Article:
An echocardiogram performed revealed systolic dysfunction with any regional wall motion abnormalities and lateral pericardial effusion (Figure 2). She underwent coronarography on the second day, which showed a coronary tree free of lesions. Her cardiac work-up suggested myocarditis and not myocardial infarction as a cause for her elevated troponins. Her troponin levels began to trend downwards after four days, and almost completely normalized within ten days. Despite the
atypical nature of our patient’s presentation, including cardiac
involvement, we believe that his intense inflammatory response
may be attributed to his recent vaccine in the absence of other
causes, especially given the timing of adjuvant exposure. Based
on the patient’s clinical and laboratory findings, a presumptive
diagnosis of ASIA was made. The patient recovered fully, and was
safely discharged home on day fifteen.
Patient who received the Fluad seasonal influenza vaccine.
There is evidence in the literature linking vaccines to different
auto-immune manifestations. The role of various environmental
factors in the pathogenesis of immune mediated diseases is well
established. Of which, factors entailing an immune adjuvant
activity such as infectious agents, silicone, aluminium salts and
others were associated with defined and non-defined immune
mediated diseases both in animal models and in humans [1,2]. In
recent years, four conditions: siliconosis, the Gulf war syndrome
(GWS), the macrophagic myofasciitis syndrome (MMF) and postvaccination
phenomena were linked with previous exposure to
an adjuvant. Furthermore, these four diseases share a similar
complex of signs and symptoms which further support a
common denominator. Thus, we review herein the current data
regarding the role of adjuvants in the pathogenesis of immune
mediated diseases as well as the amassed data regarding each of
these four conditions.
Relating to the current knowledge we would like to suggest to
include these comparable conditions under a common syndrome
entitled ASIA, “Autoimmune (Auto-inflammatory) Syndrome
Induced by Adjuvants”. Of late, autoimmune manifestations
that appear to be caused by an external adjuvant have been
grouped into a complex syndrome referred to as autoimmune/
inflammatory syndrome induced by adjuvants (ASIA). Based
on the patient’s clinical and laboratory findings, a presumptive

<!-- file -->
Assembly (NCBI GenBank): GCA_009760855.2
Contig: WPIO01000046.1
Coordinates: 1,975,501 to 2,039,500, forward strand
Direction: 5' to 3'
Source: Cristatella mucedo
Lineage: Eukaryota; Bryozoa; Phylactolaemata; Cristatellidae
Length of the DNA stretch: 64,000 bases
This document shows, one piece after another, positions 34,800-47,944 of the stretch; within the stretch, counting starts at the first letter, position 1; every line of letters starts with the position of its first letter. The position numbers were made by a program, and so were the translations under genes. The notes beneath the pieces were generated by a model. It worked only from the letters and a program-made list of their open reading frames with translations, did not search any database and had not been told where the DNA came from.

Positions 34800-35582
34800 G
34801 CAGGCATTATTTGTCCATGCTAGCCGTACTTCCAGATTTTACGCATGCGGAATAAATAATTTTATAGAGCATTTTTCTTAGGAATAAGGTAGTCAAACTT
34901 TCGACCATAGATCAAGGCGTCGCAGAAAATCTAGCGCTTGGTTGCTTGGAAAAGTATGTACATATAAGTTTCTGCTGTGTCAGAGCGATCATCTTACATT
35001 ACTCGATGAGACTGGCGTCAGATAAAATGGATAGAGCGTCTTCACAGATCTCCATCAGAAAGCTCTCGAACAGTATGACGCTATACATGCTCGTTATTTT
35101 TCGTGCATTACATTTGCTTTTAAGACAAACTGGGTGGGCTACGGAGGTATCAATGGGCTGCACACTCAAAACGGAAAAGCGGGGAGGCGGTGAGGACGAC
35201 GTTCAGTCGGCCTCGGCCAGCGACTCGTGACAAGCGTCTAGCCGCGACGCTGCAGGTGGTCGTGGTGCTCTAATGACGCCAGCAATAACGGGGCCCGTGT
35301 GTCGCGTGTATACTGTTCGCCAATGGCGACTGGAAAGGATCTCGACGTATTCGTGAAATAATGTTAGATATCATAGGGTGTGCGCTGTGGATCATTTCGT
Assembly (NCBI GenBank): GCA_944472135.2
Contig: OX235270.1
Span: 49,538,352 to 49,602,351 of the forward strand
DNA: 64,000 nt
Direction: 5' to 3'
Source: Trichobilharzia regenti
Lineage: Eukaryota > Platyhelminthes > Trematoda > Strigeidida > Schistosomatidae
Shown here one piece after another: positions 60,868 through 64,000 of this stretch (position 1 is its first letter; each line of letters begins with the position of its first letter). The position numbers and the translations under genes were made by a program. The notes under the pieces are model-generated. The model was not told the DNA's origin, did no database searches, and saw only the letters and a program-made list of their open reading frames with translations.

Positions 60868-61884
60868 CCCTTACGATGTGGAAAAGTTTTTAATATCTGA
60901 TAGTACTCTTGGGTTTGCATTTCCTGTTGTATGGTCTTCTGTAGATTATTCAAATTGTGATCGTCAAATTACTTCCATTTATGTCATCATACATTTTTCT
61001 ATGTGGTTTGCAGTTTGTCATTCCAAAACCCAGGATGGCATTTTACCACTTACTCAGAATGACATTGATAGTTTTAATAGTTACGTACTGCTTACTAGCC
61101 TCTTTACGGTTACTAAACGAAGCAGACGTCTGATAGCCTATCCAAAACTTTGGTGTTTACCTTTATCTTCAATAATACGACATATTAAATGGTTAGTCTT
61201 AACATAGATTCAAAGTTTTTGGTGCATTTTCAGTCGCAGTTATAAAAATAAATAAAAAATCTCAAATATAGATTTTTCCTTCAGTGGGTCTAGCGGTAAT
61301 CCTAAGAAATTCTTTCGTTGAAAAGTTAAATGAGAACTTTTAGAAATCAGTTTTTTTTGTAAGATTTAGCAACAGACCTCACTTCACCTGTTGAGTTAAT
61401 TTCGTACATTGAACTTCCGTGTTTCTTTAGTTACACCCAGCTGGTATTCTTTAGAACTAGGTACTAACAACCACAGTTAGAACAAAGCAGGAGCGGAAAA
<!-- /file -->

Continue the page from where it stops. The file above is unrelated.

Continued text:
diagnosis of a postvaccination inflammatory syndrome was
made. The patient recovered promptly in hospital without the
usage of immunomodulatory agents. For the diagnosis of ASIA,
the presence of at least 2 major (exposure to an external stimuli
prior to clinical manifestations; the appearance of ‘typical’
clinical manifestations: myalgia, myositis or muscle weakness) or
1 major and 2 minor criteria (the appearance of auto antibodies
or antibodies directed at the suspected adjuvant; other clinical
manifestations: irritable bowel syndrome) must be apparent.
Table reprinted from Journal of Autoimmunity C Perricone et
al.  ASIA – Autoimmune/inflammatory syndrome induced by
adjuvants. Significant complications are rare. In addition to handhygiene
and respiratory etiquette, immunization is an effective
tool to curb the spread of the influenza virus. Annual vaccination
has been shown to protect individuals of all ages from the flu,
decreasing rates of emergency room visits, hospitalization,
and death. These benefits outweigh the mild adverse effects,
prompting many countries to continue wide-reaching annual
influenza vaccination campaigns. At this time, the incidence of
myocarditis post vaccination is limited to case reports. ASIA
is an emerging clinical entity, with its share of case reports
hypothesizing a causal link with vaccines. Furthermore, most
available seasonal flu vaccines do not contain any adjuvants.
Ongoing surveillance to establish the existence of this posited
entity and to evaluate its risks should be pursued.